Nate Mattingly, Kofi Hayford, Arnold Livingston Geis, Katy Lindhart, Maestro Keith Chambers, Kathleen Norchi, Joe Lodato, and Laura Zahn
We have no idea what initiated Europe's fascination with Scotland in the early 19th c. but the stories of Sir Walter Scott were adapted by Eugene Scribe as the libretto for François-Adrien Boieldieu's opéra comique La Dame Blanche a full decade before another of Scott's gothic tales became the plot of Bellini's tragic opera Lucia de Lammermoor. Other operas with elements of the fantastic were to follow--Meyerbeer's Robert le Diable and Gounod's Faust.
Here we have the requisite castle in an exotic locale, a lost heir, a hidden fortune, and a ghost, a benevolent one. By virtue of the good graces of Maestro Keith Chambers' New Amsterdam Opera, utilizing the score donated by Maestro Eve Queler, who presented the work about 30 years ago with her Opera Orchestra of New York, opera lovers had an opportunity to thrill to Boieldieu's gorgeous melodies and some very fine singing.
A capacity crowd greeted the work with uncommon enthusiasm and gave the superlative cast the accolades they deserve. Maestro Chambers was in complete command of his orchestra, of which Stephan Fillare was concertmaster. Harpist Kate Sloat stood out by providing the soothing arpeggi running through the score at just the right moments.
The story concerns the fate of a castle in a Scottish town and whether it would wind up in the hands of the greedy steward Gaveston (sung by bass Kofi Hayford) or those of the tenant farmer Dickson (baritone Joe Lodato). The climatic auction scene resolves the bidding war and the castle winds up in the hands of the legitimate heir Julien (tenor Arnold Livingston Geis) who had gone missing under strange circumstances and reappeared as the soldier Georges. Julien will marry the clever Anna (soprano Katy Lindhart) who was Julien' childhood sweetheart. Of course they will live happy ever after!
The work begins with a spirited overture involving sweet melodies alternating with a martial theme, and a frisky staccato one. One could be excused for thinking a ballet was about to follow since the overture was written by Adolph Adam, a pupil of Boieldieu who went on to compose the music for Giselle and Le Corsaire.
There is a celebratory chorus followed by Georges' entrance aria which announces his military profession. Mr. Geis evinced a full throated and well supported tenor which was given many more opportunities to shine. There was a lovely trio with Dickson and his wife Jenny ( soprano Kathleen Norchi) as the couple offer him hospitality and learn about the vagaries of his life. Jenny's ballad about La Dame Blanche, the spirit guardian of the estate, was delivered with both wonder and soul. Ms. Norchi has a most appealing stage presence with a delightful feel for her character illuminated by a bright clear tone which soared over the orchestra. Mr. Lodato sang with geniality and firmness coloring his substantial baritonal resonance.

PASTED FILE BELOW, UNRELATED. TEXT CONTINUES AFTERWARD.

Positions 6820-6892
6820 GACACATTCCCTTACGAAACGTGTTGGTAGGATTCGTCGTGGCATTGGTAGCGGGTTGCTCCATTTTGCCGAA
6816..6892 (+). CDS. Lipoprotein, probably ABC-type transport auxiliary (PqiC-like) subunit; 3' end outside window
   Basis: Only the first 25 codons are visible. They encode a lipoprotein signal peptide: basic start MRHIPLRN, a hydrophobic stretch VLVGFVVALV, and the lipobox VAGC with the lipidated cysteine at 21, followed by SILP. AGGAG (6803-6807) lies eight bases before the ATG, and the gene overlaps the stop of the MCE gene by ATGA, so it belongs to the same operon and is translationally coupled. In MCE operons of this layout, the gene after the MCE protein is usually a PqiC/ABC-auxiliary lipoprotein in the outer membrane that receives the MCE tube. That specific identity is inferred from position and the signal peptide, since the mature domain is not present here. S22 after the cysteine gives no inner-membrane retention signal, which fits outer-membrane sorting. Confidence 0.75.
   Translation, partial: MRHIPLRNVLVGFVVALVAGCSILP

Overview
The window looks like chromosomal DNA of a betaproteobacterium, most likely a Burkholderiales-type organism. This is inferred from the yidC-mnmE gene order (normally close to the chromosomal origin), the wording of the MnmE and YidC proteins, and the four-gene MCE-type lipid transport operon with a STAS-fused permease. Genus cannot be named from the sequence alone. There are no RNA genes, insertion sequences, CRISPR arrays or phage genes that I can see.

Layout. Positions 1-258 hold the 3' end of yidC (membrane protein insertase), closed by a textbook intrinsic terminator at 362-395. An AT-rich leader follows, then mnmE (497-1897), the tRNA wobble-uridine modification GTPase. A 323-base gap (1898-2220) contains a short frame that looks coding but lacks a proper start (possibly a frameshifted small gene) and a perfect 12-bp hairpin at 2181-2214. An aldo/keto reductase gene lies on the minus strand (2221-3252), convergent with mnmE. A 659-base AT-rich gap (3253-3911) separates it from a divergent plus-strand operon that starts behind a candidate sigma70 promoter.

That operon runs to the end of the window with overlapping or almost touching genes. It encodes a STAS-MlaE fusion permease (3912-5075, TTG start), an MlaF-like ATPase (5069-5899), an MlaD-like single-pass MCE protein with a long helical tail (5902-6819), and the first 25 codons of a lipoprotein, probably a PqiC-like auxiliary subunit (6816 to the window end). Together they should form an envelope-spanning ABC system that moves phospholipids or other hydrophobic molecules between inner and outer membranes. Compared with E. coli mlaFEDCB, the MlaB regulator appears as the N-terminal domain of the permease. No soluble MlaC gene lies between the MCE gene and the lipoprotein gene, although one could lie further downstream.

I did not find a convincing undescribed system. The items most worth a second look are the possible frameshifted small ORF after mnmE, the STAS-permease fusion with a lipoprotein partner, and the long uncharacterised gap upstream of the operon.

In Act II, we finally get to meet the heroine, the lovely and clever Anna who has also had a strange and varied history. Ms. Lindhart is blessed with a superb instrument that she knows how to play. We appreciated her very fine vibrato and an abundance of overtones in the resonance. In duet with the old housekeeper Marguerite (mezzo-soprano Laura Zahn) the blended voices of the two women gave Boieldieu's harmonies a splendid execution. Moreover, their exaggerated facial expressions amplified the storytelling of Steven Herring as he narrated the plot points. His text was originally written by Nico Castle and he added quite a bit. In a concert production we have never seen the singers use facial expression so successfully and we enjoyed every grimace and grin.
Mr. Geis got another opportunity to show off his sweet tenor in the cavatina "Viens, gentille dame" with horn accompaniment. There was a change in force and tempo and a return to sweet melody. What a fine messa di voce we heard! The act ended with a brilliantly composed and well knit septet which one might say owes a debt to Mozart. Ms. Lindhart got to show off an enchanting glissando.
The final act gave her yet another gorgeous melodic aria with more glissandi and some descending scale passages offering all manner of challenges which she met effortlessly. We don't know the French word for fioritura but we loved it just the same.
Mr. Geis got yet another chance to shine in his final aria in which Georges recognizes the castle he grew up in. What a wealth of vocal effect! Descending arpeggi and upward skips, all joined by that glorious harp.
There is much to be done to resolve the plot involving a disappointed Gaveston, so well portrayed by Mr. Hayford's deeply resonant bass and mobile expressions, and a Justice of the Peace named MacIrton, successfully sung by bass-baritone Nate Mattingly with requisite attention to the officious attitude of his character. Fortune is found, truths are revealed, and the estate is settled.
What a coincidence that we reviewed both of these fine singers already this month, Mr. Hayford in a vocal concert at the National Arts Club and Mr. Mattingly in Garden of Alice produced by City Lyric Opera. Both reviews can be found by using the search function on this page.
Photos of the singers can be found on both our Facebook pages--Meche Kroop and Voce di Meche.
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